11 arrested over stolen Samsung TV technology

Here’s a rare tech story from the police blotter: Eleven suspects have been arrested in connection to AMOLED technology allegedly stolen from Samsung and sold to one of its competitors in the TV manufacturing space.

Sources for the Suwon desk of South Korean news agency Yonhap News stated the stolen tech revolves around next-generation flat screen displays for televisions and was leaked from Samsung’s mobile display division to a rival firm.

The arrested persons include Samsung’s and/or its rivals researchers and employees. One of the arrested former Samsung employees was paid the equivalent of $168,544 for information about Samsung’s AMOLED display technology and subsequently accepted a position at the competitor in question. Police told Yonhap reporters that this suspect then attempted to leak the same information to another manufacturer in China upon becoming disgruntled with his new employer.

The specific technology suspected of having been leaked is one that is quite unique to Samsung’s AMOLED displays. Called small mask scanning (SMS), this technology is a replacement for fine metal masking (FMM), a simple but inefficient method used for one of the many steps in making an OLED panel. (For a full run-down of how OLED displays are made, check out this highly informative and detailed page.)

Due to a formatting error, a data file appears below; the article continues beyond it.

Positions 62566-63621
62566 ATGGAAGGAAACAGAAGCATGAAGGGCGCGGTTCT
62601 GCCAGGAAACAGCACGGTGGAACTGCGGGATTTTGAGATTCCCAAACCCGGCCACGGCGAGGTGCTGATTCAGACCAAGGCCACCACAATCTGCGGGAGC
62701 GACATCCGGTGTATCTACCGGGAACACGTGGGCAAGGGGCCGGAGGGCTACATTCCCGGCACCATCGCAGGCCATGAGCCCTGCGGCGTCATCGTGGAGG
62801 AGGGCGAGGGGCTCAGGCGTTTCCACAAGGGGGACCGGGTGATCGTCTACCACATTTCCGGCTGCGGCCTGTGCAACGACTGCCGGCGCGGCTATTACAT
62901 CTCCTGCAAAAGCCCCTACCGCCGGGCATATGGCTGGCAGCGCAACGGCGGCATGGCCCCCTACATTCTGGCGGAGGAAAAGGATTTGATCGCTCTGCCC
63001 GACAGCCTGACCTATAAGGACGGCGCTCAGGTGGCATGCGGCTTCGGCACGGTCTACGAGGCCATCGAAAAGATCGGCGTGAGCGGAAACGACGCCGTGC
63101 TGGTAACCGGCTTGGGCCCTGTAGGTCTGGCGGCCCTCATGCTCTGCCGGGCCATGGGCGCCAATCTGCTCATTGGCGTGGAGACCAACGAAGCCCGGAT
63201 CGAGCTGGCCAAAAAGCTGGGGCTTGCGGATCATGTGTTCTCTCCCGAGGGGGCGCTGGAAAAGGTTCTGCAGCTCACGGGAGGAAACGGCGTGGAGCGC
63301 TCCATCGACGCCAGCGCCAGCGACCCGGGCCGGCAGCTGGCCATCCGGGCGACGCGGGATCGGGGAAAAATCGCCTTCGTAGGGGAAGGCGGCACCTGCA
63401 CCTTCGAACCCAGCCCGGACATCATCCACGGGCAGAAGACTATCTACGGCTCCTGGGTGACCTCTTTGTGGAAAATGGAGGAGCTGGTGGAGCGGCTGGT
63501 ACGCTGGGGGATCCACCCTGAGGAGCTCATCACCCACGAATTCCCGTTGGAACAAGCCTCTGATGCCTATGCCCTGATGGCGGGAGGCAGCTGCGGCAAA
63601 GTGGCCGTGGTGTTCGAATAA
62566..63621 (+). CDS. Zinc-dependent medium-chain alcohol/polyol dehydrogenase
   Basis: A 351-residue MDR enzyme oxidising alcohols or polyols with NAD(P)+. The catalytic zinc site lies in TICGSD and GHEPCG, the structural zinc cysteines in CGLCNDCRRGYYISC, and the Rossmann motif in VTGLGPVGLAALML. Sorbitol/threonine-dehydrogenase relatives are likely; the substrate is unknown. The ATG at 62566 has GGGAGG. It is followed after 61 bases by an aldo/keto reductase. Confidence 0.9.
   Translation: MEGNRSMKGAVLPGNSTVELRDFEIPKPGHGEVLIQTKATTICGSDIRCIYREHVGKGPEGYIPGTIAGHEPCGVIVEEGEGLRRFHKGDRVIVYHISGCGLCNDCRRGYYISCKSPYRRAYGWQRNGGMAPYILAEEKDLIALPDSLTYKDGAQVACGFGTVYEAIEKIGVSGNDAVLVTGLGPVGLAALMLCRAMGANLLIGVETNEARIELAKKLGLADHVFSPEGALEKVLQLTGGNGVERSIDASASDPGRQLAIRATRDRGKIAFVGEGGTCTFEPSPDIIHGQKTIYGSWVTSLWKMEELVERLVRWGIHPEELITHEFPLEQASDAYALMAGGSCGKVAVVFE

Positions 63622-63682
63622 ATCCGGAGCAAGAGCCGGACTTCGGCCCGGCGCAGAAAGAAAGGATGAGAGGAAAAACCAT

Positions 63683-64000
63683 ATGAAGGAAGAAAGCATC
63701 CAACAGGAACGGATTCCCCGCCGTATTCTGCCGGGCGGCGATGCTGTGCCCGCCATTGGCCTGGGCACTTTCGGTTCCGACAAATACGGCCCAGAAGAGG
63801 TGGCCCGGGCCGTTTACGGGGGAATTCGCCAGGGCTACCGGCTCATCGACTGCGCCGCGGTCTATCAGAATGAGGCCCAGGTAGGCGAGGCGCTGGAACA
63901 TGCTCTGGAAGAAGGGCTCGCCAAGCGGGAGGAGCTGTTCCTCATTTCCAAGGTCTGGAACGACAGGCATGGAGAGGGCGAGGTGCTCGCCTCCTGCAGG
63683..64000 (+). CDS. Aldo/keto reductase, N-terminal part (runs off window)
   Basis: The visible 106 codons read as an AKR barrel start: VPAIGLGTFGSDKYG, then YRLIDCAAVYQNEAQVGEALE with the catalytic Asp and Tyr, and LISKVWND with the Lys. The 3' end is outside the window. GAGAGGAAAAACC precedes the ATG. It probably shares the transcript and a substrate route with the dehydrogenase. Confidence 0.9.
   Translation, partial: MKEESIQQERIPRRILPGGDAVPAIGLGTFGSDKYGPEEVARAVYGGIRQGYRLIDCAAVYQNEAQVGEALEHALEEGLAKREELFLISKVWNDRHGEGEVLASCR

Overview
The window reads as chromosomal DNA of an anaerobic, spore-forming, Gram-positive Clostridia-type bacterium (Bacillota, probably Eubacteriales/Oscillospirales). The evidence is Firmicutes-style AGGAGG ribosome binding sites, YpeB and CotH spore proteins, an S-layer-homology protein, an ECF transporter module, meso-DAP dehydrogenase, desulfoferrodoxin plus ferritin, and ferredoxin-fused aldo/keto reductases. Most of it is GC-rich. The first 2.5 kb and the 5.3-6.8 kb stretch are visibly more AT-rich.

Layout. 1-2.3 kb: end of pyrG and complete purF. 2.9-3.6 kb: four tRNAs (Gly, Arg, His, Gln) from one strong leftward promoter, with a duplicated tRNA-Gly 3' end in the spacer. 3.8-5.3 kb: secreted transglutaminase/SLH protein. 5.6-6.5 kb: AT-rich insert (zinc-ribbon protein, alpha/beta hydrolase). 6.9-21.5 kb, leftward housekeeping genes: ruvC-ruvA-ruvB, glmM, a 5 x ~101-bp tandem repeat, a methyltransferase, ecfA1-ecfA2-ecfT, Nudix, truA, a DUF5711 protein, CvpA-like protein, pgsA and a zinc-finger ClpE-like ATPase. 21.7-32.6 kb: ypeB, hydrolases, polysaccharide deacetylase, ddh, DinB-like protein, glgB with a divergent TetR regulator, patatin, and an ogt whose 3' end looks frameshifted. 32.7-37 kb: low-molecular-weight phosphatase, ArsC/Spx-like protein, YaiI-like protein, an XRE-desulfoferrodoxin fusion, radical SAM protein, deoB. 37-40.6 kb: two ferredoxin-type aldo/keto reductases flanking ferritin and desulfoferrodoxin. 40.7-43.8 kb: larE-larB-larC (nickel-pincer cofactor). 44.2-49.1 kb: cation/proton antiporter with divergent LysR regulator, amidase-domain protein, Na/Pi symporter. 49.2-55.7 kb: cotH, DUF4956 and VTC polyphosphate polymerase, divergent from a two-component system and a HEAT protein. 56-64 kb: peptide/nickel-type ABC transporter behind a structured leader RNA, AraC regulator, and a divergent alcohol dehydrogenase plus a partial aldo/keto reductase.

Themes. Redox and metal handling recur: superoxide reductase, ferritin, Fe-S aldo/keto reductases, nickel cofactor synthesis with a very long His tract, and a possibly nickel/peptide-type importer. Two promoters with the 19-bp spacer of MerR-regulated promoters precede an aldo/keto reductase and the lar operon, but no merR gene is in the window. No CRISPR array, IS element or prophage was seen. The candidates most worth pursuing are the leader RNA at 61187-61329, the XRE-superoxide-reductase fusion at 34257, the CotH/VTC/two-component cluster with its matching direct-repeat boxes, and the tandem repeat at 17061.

The point is, Samsung’s signature AMOLED process (including the SMS technology) was supposed to make it possible for that company to produce larger and larger AMOLED displays, all without having to cut the glass substrate. The company was set to debut a 65″ AMOLED TV this year — yep, that’s 10 inches larger than the monster displays they were showing off at CES this year. But talk around the SMS method has been fraught with rumors; apparently, it was hot enough to make Samsung employees willing to share it — and to make competitors want to pay for it.

As the world waits for Korean police to release more details, we at VentureBeat can’t help but ask, who was the rival company? LG has been working on a lot of the same problems with large LED screens; could it be that someone at that company felt like taking an unscrupulous research shortcut?

We’ll keep you posted as news continues to break in this case.

Image courtesy of Hasloo Group Production Studio, Shutterstock